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Research Papers

A Level Set-Based Topology Optimization Method for Maximizing Thermal Diffusivity in Problems Including Design-Dependent Effects

[+] Author and Article Information
Takayuki Yamada1

Department of Aeronautics and Astronautics, Graduate School of Engineering, Kyoto University, Kyoto 606-8501, Japanyamada@nuem.nagoya-u.ac.jp

Kazuhiro Izui

Department of Mechanical Engineering and Science, Graduate School of Engineering, Kyoto University, Kyoto 606-8501, Japanizui@prec.kyoto-u.ac.jp

Shinji Nishiwaki

Department of Mechanical Engineering and Science, Graduate School of Engineering, Kyoto University, Kyoto 606-8501, Japanshinji@prec.kyoto-u.ac.jp

1

Corresponding author.

J. Mech. Des 133(3), 031011 (Mar 15, 2011) (9 pages) doi:10.1115/1.4003684 History: Received June 20, 2010; Revised February 03, 2011; Published March 15, 2011; Online March 15, 2011

This paper proposes an optimum design method, based on our level set-based topology optimization method, for maximizing thermal diffusivity in problems dealing with generic heat transfer boundaries that include design-dependent boundary conditions. First, a topology optimization method using a level set model incorporating a fictitious interface energy for regularizing the topology optimization is briefly discussed. Next, an optimization method for maximizing thermal diffusivity is formulated based on the concept of total potential energy. An optimization algorithm that uses the finite element method when solving the equilibrium equation and updating the level set function is then constructed. Finally, several numerical examples are provided to confirm the utility and validity of the proposed topology optimization method.

Copyright © 2011 by American Society of Mechanical Engineers
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References

Figures

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Figure 1

Fixed design domain D and level set function ϕ

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Figure 2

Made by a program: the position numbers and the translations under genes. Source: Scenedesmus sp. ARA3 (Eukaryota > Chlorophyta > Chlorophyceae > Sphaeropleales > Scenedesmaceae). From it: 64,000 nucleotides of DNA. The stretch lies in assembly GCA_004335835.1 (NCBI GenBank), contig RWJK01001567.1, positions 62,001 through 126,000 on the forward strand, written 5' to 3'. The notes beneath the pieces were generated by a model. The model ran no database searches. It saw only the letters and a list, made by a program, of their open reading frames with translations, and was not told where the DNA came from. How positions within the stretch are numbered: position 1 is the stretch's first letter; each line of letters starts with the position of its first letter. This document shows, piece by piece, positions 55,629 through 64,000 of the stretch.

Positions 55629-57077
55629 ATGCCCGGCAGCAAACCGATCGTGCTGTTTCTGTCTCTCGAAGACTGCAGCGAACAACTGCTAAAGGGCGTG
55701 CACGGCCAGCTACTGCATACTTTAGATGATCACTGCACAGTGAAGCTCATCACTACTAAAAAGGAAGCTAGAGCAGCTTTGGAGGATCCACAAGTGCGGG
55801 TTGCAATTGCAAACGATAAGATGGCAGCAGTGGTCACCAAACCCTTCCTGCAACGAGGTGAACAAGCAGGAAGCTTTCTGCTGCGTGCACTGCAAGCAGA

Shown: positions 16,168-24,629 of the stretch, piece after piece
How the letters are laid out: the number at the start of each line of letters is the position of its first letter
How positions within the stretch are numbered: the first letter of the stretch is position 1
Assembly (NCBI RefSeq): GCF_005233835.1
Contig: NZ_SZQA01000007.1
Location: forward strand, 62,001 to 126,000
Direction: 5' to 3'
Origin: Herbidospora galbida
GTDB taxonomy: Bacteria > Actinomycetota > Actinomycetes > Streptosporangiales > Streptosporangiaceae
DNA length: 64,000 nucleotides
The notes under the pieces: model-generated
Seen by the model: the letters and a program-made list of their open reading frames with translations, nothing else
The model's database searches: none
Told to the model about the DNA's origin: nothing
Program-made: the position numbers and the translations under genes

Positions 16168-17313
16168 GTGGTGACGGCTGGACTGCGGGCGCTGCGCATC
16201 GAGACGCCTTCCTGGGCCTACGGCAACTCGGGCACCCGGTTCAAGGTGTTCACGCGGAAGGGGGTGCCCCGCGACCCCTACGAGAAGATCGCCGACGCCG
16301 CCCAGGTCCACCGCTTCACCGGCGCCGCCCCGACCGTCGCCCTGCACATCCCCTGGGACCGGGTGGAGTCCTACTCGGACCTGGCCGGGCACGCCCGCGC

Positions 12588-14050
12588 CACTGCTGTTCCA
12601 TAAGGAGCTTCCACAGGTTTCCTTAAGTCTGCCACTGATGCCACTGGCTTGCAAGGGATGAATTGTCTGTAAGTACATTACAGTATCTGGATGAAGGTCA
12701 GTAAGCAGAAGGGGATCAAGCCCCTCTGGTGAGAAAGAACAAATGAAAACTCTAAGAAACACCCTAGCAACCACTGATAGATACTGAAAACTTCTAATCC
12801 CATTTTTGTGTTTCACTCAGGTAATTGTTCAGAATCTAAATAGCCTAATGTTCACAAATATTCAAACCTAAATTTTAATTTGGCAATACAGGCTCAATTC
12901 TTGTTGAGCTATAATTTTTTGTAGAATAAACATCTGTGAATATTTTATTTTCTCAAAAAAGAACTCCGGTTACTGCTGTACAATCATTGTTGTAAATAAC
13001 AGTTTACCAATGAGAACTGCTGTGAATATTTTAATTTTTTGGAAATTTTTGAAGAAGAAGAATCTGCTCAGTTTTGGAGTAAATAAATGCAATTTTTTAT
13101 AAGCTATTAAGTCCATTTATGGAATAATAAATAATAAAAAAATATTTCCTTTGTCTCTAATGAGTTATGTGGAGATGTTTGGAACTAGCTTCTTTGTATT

Flowchart of the optimization procedure

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Figure 3

Fixed design domain and boundary conditions of the heat conduction problem

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Figure 4

Configurations for the heat conduction problem with a filled initial configuration

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Figure 5

Configurations for the heat conduction problem: (a) initial configuration of four holes, (b) initial configuration of nine holes, and (c) asymmetric initial configuration of a number of apertures

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Figure 6

Temperature history at point A during the optimization procedure

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Figure 7

Optimal configurations for different parameters of the approximated Heaviside function 25

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Figure 8

Optimal configurations for different values of parameter Δt

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Figure 9

Optimal configurations for different finite element mesh sizes

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Figure 10

Fixed design domain and boundary conditions of the internal heat generation problem

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Figure 11

Optimal configurations of the internal heat generation problem: (a) regularization parameter τ=1.0×10−6, (b) regularization parameter τ=5.0×10−6, (c) regularization parameter τ=1.0×10−5, and (d) regularization parameter τ=5.0×10−5

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Figure 12

Fixed design domain and boundary conditions of the two-dimensional heat convection problem

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Figure 13

Optimal configurations of two-dimensional heat convection problem considering shape dependencies with respect to regularization parameter τ: (a) τ=1.0×10−6, (b) τ=5.0×10−6, (c) τ=1.0×10−5, and (d) τ=5.0×10−5

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Figure 14

Optimal configurations of two-dimensional heat convection problem considering shape dependencies with respect to heat convection coefficient h: (a) h=1.0×105, (b) h=2.0×104, (c) h=1.0×104, and (d) h=1.0×102

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Figure 15

Fixed design domain and optimal configuration of three-dimensional heat convection problem

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